GCS Students Show Decline in Academic Performance
Results from several assessments taken over the past few months are in and Guilford County Schools (GCS) is seeing the toll the pandemic and the upheaval of education as we know it is having on assessment scores and grades for students.
“We have been saying for months and have presented data showing that students learning remotely are not nearly as proficient as those learning in-person. The more data we receive, the more this is confirmed,” said Whitney Oakley, GCS chief academic officer.
The overall consensus indicates students who have been in in-person classes the longest have performed at a higher level compared to counterparts who have not had face-to-face instruction.
The Istation K-3rd Grade Reading Assessment was given remotely in September and 80% of kindergarteners, first, second and third graders completed the assessment. Remote testing conditions are less controlled, likely affecting and inflating students’ scores. The assessment indicated 60.8% of GCS K-3rd graders demonstrated being on track to meet year-end expectations. This is just slightly below the state average of 63%.
Preliminary results for the NWEA MAP Growth Assessment, which students began taking in early December, show that 44% of K-2nd graders scored average or above average in reading. Kindergarteners, who at that point had five weeks of in-person instruction had the highest rate, with nearly half (49%) scoring average or above average in reading.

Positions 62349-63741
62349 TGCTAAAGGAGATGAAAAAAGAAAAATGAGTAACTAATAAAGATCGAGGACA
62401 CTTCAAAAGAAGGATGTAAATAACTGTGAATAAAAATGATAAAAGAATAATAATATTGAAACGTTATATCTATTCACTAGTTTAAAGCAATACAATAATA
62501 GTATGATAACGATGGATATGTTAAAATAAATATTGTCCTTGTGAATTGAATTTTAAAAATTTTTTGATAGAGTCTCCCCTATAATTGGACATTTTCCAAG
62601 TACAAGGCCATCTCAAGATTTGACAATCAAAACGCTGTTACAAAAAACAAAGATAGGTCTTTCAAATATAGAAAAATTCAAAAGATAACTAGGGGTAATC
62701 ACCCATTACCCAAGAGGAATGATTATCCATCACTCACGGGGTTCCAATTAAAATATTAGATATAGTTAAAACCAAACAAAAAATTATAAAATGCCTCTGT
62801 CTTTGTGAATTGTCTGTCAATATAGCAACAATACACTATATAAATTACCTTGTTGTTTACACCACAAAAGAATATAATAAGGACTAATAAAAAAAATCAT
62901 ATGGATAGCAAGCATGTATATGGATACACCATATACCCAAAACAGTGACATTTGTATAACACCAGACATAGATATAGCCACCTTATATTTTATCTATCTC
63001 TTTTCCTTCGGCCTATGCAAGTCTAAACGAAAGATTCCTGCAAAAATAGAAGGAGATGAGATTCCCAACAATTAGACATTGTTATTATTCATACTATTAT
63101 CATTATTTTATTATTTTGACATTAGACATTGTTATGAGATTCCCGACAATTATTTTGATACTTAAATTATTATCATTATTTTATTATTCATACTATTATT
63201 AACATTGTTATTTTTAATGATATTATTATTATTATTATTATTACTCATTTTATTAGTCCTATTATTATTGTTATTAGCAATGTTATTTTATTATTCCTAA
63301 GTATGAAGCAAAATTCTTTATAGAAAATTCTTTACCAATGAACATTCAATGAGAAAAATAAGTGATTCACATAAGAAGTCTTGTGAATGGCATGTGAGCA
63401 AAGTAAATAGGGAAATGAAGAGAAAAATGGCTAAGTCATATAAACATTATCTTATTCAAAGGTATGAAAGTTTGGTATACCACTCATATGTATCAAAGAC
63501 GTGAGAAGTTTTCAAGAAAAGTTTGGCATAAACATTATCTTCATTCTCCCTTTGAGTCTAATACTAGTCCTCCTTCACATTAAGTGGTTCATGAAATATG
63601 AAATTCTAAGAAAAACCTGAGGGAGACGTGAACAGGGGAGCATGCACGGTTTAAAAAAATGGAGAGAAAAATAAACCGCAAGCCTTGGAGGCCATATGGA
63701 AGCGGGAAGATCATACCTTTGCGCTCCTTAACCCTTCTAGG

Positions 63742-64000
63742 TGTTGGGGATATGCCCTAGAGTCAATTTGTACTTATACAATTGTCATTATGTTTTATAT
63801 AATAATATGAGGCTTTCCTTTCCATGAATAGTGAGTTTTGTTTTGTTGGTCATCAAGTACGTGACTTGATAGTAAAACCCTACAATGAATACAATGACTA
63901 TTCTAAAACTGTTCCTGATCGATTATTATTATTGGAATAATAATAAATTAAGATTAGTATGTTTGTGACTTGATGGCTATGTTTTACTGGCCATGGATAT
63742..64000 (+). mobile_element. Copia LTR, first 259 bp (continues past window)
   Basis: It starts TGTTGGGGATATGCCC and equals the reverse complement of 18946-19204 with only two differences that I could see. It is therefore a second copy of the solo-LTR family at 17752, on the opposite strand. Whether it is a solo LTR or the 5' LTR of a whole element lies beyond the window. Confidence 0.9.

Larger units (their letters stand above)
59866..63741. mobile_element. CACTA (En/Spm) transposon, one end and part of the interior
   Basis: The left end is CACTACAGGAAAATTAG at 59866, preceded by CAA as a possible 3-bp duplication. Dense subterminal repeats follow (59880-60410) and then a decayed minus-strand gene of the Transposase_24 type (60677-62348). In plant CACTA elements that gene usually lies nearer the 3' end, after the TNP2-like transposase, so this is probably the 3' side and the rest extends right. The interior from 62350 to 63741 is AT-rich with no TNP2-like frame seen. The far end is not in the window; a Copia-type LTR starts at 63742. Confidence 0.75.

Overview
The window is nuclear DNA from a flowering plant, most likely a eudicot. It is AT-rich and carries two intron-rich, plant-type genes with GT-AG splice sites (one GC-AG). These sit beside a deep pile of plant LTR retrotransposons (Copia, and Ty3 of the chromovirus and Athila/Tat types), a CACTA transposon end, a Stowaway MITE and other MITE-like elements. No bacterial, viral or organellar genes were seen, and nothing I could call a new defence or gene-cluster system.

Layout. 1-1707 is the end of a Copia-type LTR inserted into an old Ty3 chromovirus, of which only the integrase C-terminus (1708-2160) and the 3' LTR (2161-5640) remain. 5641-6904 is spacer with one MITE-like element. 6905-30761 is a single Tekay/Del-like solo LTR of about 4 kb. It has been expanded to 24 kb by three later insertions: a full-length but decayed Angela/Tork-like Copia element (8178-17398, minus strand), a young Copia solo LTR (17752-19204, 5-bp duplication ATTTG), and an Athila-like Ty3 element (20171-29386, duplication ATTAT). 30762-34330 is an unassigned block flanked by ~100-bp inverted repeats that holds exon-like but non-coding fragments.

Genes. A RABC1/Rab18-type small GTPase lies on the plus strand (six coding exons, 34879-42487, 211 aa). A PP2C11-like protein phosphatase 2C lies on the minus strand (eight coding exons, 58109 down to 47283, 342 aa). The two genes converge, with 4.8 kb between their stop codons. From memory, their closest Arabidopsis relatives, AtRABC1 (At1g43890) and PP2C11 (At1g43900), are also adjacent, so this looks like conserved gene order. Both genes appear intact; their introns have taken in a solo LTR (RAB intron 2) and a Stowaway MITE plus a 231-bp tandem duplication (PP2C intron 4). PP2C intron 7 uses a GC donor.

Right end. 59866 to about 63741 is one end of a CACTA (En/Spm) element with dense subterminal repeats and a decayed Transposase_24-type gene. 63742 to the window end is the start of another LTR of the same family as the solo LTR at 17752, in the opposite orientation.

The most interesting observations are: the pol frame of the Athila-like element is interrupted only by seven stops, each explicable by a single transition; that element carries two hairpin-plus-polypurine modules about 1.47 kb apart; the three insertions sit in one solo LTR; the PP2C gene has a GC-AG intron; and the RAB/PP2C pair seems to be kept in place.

On the NWEA MAP Growth Assessment for math, preliminary results show that 38% of K-2 students scored average or above average. Once again, kindergarteners, who had five additional weeks of in-person instruction up to that point had the highest rate of students scoring average or above average in math with 51%. Overall, kindergarteners scored at least 17 percentage points better in math than first or second graders.
Fall End of Course (EOC) test scores and participation were down across all subjects. Participation was down by as much as 30.1% in the fall because the state of North Carolina still required students to come into the building to take their assessments. Many students chose to opt out of testing during this administration for various reasons. Only block high school students take fall EOCs. Traditional high schools take all of their EOCs in the Spring. In terms of performance, the largest performance decline from last fall to this fall was in Math I with a decline of 18.7 percentage points, while the smallest performance decline was in English II by 4.3 percentage points. GCS students declined in Math 3 performance by 13 percentage points from last year and the decline in Biology was 17 percentage points.
Lastly, comparing student grades and failure rates for this year to last year shows a similar story. Students received lower grades and higher failure rates in quarter 1, quarter 2 and semester 1 this year compared to last year
You can find the full presentation here.
Taking this information into consideration the board voted to return students to the building in an accelerated phased re-entry.